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Graphing Linear Inequalities

HSA-REI.D.12
Answer Keys Here

Aligned To Common Core Standard:

High School - HSA-REI.D.12

How to Graph Linear Inequalities - By now you must have understood the importance of graphing equations. Linear equalities or linear inequalities, both types can be plotted on a graph. But plotting needs comprehension and comprehension needs understanding. So, to start with the basics, let's learn what are Linear Inequalities. Linear Inequalities also entails a linear function while being an inequality. A linear inequality contains the symbols of inequality. The thing about Inequalities is that they can represent inequal data on a graph. Let's find out how you can graph Linear Inequalities. To appropriately graph a linear inequality, plot the "equals" line on the graph first, then shade in the correct area. You can follow the following three steps: - Make sure to rearrange the equation, leaving the y-variable on the left and everything else on the right side of the equation. - Now consider plotting 'y=' line; make it a definite line for y≤ or y≥, and a dashed line for y< or y>. - Now color or shade above the line for representing a "greater than" (y> or y≥) or below the line for a "less than" (y< or y≤). These worksheets and lessons help students make polts of linear inequalities in a half plane setting.

Printable Worksheets And Lessons






Homework Sheets

Hopefully the shading works out for you.

  • Homework 1 - The graph of y < -5 is a horizontal line. Every y-value is -5, including the y-intercept. Start by graphing the line y = -5.
  • Homework 2 - The slope-intercept form of a linear is like the slope intercept form of an equation (y = mx +b), but with an inequality symbol instead of an equals sign.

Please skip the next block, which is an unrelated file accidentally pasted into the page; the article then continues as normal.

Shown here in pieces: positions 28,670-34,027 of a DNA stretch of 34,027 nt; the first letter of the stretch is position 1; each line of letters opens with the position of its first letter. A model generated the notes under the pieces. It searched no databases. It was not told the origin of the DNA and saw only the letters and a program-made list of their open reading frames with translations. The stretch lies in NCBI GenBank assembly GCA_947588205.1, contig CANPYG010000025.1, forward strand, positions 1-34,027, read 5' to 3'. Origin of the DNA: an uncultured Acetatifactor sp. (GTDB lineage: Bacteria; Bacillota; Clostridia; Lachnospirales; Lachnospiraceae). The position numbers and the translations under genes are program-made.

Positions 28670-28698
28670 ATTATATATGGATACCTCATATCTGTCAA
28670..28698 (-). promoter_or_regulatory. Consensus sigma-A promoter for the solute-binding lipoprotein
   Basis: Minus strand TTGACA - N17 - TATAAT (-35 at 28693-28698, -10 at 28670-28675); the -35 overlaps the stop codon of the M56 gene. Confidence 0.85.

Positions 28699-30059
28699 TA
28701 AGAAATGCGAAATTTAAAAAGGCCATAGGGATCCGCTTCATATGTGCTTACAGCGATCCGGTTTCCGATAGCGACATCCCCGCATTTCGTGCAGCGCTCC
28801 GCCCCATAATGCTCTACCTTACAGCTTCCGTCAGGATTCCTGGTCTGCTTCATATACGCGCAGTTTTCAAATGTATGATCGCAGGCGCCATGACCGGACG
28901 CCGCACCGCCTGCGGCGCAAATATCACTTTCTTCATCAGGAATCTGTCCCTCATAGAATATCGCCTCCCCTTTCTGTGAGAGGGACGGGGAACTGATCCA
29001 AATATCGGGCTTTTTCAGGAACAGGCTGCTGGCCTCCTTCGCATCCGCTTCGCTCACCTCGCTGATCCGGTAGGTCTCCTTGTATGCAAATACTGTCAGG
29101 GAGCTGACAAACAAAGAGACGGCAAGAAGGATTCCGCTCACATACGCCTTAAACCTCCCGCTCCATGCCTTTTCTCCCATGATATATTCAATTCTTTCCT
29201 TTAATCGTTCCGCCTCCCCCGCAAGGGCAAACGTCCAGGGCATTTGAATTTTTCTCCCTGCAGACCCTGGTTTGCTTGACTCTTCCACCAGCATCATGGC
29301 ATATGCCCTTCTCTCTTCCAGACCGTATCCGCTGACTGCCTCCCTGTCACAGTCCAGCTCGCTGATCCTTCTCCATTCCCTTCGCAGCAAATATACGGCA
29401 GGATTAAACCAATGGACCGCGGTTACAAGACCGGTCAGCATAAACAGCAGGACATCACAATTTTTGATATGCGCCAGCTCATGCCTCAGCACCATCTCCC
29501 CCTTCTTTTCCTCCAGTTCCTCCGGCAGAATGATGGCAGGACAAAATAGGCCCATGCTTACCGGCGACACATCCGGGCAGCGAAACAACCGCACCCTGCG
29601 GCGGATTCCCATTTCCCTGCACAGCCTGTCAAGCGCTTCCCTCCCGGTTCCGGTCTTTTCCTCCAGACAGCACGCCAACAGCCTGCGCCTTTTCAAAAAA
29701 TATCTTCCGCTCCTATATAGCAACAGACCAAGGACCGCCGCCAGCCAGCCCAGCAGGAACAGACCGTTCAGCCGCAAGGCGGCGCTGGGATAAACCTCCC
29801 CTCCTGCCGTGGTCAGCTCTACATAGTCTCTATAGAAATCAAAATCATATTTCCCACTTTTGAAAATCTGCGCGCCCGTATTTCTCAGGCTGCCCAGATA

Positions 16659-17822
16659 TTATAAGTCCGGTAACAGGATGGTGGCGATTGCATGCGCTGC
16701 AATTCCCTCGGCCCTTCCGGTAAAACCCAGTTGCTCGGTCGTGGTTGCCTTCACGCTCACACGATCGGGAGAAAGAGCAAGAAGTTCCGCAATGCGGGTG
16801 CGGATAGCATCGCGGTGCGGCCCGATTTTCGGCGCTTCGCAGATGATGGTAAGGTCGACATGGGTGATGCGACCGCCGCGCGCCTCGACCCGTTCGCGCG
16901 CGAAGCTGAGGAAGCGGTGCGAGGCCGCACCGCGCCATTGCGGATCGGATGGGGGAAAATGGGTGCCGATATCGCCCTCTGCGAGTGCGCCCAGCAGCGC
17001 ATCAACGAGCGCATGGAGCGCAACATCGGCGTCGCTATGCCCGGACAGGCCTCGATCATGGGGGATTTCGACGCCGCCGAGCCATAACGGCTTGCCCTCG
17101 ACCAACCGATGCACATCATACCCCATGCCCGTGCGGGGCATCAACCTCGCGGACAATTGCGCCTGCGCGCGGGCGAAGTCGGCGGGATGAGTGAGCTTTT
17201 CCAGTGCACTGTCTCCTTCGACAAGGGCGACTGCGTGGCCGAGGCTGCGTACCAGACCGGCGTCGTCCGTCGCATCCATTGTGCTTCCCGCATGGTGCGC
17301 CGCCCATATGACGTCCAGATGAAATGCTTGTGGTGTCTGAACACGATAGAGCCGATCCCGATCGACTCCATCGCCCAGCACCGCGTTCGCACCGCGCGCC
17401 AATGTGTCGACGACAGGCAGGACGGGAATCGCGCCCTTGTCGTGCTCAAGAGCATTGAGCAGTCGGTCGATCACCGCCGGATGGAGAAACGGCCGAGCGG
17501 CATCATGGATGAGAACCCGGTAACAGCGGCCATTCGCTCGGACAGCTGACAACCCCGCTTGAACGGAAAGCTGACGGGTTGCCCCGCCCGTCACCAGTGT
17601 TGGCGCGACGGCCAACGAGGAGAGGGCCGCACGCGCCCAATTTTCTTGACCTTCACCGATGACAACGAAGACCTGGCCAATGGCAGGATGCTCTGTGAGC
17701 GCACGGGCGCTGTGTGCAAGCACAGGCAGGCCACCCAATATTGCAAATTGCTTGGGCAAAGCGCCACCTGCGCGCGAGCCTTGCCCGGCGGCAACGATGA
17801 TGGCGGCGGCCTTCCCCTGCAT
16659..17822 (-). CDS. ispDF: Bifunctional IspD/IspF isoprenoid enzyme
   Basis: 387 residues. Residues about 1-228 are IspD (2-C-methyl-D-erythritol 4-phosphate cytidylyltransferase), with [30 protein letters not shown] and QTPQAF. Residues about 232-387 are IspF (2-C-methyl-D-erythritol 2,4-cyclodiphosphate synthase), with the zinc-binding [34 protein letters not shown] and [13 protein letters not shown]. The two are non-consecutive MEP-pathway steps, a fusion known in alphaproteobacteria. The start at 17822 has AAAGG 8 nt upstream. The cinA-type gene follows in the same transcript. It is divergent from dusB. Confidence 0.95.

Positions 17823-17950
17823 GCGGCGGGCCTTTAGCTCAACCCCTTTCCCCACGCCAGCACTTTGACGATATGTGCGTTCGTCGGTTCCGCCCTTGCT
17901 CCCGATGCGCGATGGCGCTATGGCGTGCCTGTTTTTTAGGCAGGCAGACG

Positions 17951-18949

• Homework 3 - The slope-intercept form of a linear is like the same form of an equation (y = mx +b), but with an inequality symbol instead of an equals sign.



Practice Worksheets

I found that black and white copies come out better with this color scheme, I'm not sure why.

  • Practice 1 - If the inequality uses the symbol ≥, so be sure to draw a solid line.
  • Practice 2 - Finally, figure out which region to shade. You could remember that when inequalities start with y > or y ≥, you should shade above the line.
  • Practice 3 - Graph all the inequalities below.



Math Skill Quizzes

Flat graphs, then tilted graphs, ending with more flat graphs.

  • Quiz 1 - You could remember it as, if you are lesser than something, the shade is below you. If you are greater than a value, the shade is above you.
  • Quiz 2 - Finally, figure out which region to shade. You could remember that when inequalities start with y > or y ≥ , you should shade above the line.
  • Quiz 3 - Graph this inequality completely with shading: y < 5


Why Do We Graph Linear Inequalities at All?

In many cases this skill is presented to students in a matter of fact manner. Truly understanding why this skill matters helps students understand where and when to apply it. When you perform this skill you will treat it like any other linear function that you place on a coordinate system. The difference is that you are just not plotting out a line but shading an area from the line that satisfies the inequality. What that means is that we are entirely sure where the answer lies in the coordinate system, but we are certain where it could be. Think of it like a search map that you see in all those cheesy action movies. We know that the suspect will be found in the area. That is the same thing as the solution to our inequality, we know that the answer lies in here. While this is not an exact science it is very helpful in narrowing down where the solution lies. When you begin to work on more complex projects you will see situations where you have multiple related inequalities. When you put several of these solutions together you can begin to pattern emerge that really tightens down your final answer.